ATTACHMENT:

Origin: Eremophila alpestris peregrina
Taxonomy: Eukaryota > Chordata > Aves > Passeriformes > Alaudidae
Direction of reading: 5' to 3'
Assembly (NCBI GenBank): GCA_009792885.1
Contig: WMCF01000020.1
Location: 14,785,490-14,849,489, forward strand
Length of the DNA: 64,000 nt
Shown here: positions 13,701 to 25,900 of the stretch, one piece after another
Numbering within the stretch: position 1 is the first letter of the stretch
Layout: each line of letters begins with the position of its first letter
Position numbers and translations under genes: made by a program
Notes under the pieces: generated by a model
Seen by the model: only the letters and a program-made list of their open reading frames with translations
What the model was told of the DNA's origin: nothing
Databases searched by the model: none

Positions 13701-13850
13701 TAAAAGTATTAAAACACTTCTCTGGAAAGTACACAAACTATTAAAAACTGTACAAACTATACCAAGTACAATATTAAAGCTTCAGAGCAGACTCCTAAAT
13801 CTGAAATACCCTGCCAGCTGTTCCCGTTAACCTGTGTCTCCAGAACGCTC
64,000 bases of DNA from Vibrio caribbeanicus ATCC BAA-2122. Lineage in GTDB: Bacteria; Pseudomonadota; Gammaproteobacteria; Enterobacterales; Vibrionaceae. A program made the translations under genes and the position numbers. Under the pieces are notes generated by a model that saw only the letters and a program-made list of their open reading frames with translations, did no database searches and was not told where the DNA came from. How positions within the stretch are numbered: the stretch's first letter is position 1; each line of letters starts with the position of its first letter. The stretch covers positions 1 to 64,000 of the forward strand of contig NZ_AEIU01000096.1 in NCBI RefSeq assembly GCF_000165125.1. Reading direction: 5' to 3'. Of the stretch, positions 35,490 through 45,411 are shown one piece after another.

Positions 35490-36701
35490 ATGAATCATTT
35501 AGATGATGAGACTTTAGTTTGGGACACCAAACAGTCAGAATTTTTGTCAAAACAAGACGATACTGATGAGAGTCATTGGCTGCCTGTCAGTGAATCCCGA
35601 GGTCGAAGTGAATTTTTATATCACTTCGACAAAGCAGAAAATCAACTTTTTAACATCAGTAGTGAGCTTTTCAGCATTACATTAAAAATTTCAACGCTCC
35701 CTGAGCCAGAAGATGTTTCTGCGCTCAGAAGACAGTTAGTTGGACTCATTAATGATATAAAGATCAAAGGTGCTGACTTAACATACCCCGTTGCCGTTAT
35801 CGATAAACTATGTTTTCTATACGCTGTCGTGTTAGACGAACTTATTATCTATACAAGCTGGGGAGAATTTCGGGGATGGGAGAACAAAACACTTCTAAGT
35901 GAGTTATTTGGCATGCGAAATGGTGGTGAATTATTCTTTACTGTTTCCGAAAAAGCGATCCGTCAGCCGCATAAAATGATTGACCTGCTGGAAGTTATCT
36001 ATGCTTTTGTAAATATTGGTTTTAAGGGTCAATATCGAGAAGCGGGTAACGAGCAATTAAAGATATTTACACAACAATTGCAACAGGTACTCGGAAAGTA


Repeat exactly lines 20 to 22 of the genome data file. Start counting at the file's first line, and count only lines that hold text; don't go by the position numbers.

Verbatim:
Positions 35490-36701
35490 ATGAATCATTT
35501 AGATGATGAGACTTTAGTTTGGGACACCAAACAGTCAGAATTTTTGTCAAAACAAGACGATACTGATGAGAGTCATTGGCTGCCTGTCAGTGAATCCCGA